Osgoode Hall Law School, Ph.D.
University of Toronto, B.A., M.A., LL.M., J.D.
Professor John Borrows joined the faculty in fall 2009 as a professor in the areas of Indigenous Law, Comparative Law, and Human Rights. He is the first to hold the Robina Chair in Law, Public Policy and Society, one of the new chairs established to launch the Law School's Law, Public Policy, and Society program.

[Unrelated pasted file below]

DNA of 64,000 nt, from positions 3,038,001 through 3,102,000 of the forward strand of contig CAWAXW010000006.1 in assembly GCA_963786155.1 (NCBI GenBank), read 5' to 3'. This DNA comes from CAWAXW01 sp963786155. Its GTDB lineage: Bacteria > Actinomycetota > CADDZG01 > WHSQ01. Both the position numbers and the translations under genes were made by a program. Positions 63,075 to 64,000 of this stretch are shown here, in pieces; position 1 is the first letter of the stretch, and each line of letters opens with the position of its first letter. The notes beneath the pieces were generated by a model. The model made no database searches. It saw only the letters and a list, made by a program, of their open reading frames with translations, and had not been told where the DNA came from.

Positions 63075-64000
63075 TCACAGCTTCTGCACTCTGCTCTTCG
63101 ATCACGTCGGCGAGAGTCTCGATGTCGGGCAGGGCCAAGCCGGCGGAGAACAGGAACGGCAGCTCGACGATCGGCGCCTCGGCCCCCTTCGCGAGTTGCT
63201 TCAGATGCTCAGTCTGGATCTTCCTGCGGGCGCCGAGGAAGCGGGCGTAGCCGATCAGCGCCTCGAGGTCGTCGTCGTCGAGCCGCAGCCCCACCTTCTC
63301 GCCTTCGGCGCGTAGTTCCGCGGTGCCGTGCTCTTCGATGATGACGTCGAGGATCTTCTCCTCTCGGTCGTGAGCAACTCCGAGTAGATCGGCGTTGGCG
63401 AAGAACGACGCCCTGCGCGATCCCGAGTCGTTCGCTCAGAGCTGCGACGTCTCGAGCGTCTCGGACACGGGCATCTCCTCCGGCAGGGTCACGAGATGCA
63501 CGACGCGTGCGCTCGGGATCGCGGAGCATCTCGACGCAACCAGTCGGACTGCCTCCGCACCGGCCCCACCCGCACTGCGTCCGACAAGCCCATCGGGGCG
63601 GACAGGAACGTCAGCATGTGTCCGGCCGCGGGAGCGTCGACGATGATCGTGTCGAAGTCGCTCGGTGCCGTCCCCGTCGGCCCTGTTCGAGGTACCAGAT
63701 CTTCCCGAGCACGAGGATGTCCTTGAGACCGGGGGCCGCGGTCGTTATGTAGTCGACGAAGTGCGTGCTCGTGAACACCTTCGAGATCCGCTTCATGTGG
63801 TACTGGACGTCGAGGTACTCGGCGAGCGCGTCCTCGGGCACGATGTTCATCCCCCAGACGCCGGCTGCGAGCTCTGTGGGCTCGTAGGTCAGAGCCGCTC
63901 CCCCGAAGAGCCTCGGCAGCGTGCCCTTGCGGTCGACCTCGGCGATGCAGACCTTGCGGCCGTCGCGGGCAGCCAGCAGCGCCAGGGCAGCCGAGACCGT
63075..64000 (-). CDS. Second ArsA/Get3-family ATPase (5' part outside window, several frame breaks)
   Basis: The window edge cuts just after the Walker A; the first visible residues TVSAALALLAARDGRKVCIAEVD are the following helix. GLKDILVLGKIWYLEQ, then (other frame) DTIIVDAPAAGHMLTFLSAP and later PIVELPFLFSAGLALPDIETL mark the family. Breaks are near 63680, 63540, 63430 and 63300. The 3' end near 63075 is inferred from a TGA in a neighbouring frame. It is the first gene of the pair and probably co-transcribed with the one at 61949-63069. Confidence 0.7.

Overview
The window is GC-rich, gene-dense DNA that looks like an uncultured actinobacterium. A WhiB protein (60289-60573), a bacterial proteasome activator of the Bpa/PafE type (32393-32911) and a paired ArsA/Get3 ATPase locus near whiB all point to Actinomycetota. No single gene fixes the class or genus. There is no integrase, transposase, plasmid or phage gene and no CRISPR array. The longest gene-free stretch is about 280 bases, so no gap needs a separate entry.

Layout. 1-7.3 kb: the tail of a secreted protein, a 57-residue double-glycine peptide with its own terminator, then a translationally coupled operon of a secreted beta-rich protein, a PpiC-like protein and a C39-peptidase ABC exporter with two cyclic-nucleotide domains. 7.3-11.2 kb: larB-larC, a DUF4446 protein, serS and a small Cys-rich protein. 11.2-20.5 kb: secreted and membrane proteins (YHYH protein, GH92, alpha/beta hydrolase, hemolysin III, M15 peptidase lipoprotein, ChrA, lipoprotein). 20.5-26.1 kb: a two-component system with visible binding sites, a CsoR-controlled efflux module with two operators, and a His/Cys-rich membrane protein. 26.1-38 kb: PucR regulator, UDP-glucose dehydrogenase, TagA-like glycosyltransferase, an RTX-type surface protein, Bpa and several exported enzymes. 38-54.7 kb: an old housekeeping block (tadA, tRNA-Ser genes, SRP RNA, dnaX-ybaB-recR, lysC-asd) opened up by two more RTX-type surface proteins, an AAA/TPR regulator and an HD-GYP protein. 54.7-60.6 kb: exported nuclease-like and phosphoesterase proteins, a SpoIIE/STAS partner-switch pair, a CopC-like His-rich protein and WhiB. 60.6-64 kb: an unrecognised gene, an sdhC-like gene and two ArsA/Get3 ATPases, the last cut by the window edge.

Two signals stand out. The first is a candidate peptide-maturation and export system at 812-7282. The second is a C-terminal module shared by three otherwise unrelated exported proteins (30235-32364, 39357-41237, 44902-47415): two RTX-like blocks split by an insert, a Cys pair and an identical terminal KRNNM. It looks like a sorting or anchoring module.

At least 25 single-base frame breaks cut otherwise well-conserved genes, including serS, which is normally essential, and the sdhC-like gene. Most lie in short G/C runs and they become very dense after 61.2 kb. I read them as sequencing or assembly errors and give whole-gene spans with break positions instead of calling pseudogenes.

Professor Borrows is a leading scholar and teacher in indigenous, constitutional, and environmental law. He has written and spoken prodigiously on such issues as aboriginal legal rights and traditions, treaties and land claims, and religion and the law. A member of Ontario's Chippewas of Nawash First Nation and Anishinaabe, he has worked with and for Indigenous peoples in many countries. Canadian Supreme Court Justices have cited his articles and legal texts when ruling on aboriginal cases. His publications include, Recovering Canada; The Resurgence of Indigenous Law (Donald Smiley Award for the best book in Canadian Political Science, 2002), Canada's Indigenous Constitution (Canadian Law and Society Best Book Award 2011), and Drawing Out Law: A Spirit's Guide, all from the University of Toronto Press.